dwarfs cool down constitutes a fundamental issue and provides a independent valuable cosmic clock to determine ages of many Galactic populations, including the disk (Winget et al. 1987; Garc´ıa-Berro et al. 1988; Hernanz et al. 1994) and globular and open clusters (Richer et al. 1997; Von Hippel & Gilmore 2000; Hansen et al. 2002; Von Hippel et al. 2006). Thus, considerable effort has been devoted to observationally determine the luminosity function of field white dwarfs — which also provides a measure of the cooling rate — and to empirically determine the observed white dwarf cooling sequence in stellar clusters. Additionally, and from the theoretical point of view, the development of very detailed white dwarf evolutionary models, that incorporate a complete description of the main energy sources, has also been a priority, since it allows a meaningful comparison with the increasing wealth of observational data (Fontaine et al. 2001; Salaris et al. 2000; Althaus & Benvenuto 1998). White dwarf evolution can be basically described as a simple cooling process (Mestel 1952) in which the decrease in the thermal heat content of the ions constitutes the main source of luminosity. The release of both latent heat (Van Horn 1968; Lamb & Van Horn 1975) and of gravitational energy due to a change in chemical composition during crystallization (Stevenson 1980; Garc´ıa–Berro et al. 1988; Segretain et al. 1994; Isern et al. 1991, 2000) also affects considerably the cooling of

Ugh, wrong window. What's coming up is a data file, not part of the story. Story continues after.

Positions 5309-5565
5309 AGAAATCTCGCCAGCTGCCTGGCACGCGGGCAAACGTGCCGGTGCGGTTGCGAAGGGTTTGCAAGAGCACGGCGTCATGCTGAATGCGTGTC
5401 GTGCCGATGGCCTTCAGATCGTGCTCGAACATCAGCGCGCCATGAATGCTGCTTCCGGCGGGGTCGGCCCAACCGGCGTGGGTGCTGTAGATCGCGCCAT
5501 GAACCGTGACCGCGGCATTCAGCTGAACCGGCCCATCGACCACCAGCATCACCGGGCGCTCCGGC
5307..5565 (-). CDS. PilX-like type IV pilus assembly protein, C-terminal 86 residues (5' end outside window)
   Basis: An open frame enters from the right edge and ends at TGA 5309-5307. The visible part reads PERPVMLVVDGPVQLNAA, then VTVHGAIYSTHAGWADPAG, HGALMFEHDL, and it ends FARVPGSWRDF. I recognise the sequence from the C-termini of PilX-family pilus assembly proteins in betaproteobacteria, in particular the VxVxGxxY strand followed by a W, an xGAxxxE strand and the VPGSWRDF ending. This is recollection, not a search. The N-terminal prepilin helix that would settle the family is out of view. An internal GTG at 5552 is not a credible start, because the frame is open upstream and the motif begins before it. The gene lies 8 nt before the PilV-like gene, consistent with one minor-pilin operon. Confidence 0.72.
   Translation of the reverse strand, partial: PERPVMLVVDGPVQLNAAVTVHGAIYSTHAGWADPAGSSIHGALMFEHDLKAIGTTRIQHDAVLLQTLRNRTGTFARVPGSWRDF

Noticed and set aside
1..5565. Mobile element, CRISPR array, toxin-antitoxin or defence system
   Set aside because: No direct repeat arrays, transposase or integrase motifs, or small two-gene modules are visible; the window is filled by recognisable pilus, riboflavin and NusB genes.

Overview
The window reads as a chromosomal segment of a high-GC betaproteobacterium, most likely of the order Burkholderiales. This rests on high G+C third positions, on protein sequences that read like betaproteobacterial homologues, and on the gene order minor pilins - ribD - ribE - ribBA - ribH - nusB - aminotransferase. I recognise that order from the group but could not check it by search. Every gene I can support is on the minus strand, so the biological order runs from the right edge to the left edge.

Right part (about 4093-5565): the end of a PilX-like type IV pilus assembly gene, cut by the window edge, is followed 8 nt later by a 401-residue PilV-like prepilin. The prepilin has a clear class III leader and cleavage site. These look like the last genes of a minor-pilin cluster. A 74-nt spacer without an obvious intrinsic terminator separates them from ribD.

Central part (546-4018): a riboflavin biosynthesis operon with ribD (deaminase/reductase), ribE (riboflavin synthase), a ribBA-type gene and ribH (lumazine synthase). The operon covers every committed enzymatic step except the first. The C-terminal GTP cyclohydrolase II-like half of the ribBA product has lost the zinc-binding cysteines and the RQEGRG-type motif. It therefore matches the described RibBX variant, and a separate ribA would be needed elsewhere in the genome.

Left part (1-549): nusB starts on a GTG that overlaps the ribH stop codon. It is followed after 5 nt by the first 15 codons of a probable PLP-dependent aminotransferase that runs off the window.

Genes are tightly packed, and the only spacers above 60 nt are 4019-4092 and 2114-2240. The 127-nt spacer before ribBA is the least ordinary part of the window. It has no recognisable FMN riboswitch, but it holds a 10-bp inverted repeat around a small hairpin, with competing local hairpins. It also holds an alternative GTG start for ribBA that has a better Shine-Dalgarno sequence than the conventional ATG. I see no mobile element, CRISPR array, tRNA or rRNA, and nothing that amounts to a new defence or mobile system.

2 white dwarfs. In particular, compositional separation at crystallization temporarily slows down the cooling. This, in turn, influences the position of the cut-off of the disk white dwarf luminosity function (Hernanz et al. 1994), which is essential in obtaining and independent determination of the age of the Galactic disk. Another potential source of energy are the minor species rich in neutrons, such as 22 Ne. Indeed, as first noted by Bravo et al. (1992) the two extra neutrons present in the 22 Ne nucleus (relative to A = 2Z) results in a net downward gravitational force and a slow, diffusive settling of 22 Ne in the liquid regions towards the center of the white dwarf. The role of 22 Ne sedimentation in the energetics of crystallizing white dwarf was first addressed by Isern et al. (1991). The extent to which the cooling of a white dwarf could be modified by this process was later investigated by Bildsten & Hall (2001) and quantitatively explored by Deloye & Bildsten (2002). Depending on the underlying uncertainties in the physics of the interdiffusion coefficients, Deloye & Bildsten (2002) concluded that 22 Ne sedimentation could release sufficient energy to affect appreciably the cooling of massive white dwarfs, making them appear bright for very long periods of time, of the order of 109 yr. Deloye & Bildsten (2002) predicted that the possible impact of 22 Ne sedimentation on white dwarf cooling could be seen in metal-rich clusters. In fact, white dwarfs resulting from progenitors formed in metal-rich systems are expected to have larger abundances of 22 Ne in their cores, and the delay in the cooling history of white dwarfs resulting from 22 Ne diffusion would be largely amplified in these clusters. The recent detection of a markedly bright white dwarf population in the old open cluster NGC 6791 (Bedin et al. 2005) is certainly promising in this regard. Indeed, the significant supersolar metallicity characterizing NGC 6791 (about [Fe/H] ∼ +0.4) turns this cluster into a unique target to test the predictions of Deloye & Bildsten (2002), who claim that the effects of sedimentation would be largest in this cluster. Although the anomalously bright white dwarf luminosity function observed in NGC 6791 could be reflecting the presence of a large population of massive white dwarfs with helium cores instead of carbon-oxygen cores, as suggested by Hansen (2005), 22 Ne diffusion constitutes a viable explanation for the morphology of the observed white dwarf luminosity function that cannot be discarded (Kalirai et al. 2007). In view of these considerations, a full and consistent treatment of white dwarf evolution is required to ascertain the validity of the predictions of Deloye & Bildsten (2002) about the role of 22 Ne diffusion in cooling white dwarfs, since their findings were obtained using a simplified treatment of white dwarf evolution. In particular, although Deloye & Bildsten (2002) carried out a full numerical calculation of the diffusion process, the white dwarf cooling sequences were computed using a series of static white dwarf mechanical configurations in which the thermal evolution of the white dwarf was decoupled and, moreover, the authors did not mention whether or not the mechanical structure of the white dwarf was recomputed self-consistently at each time step. Another crucial point is that the white dwarf models of Deloye & Bildsten (2002) were constructed using a fully degenerate equation of state everywhere (with no inclusion of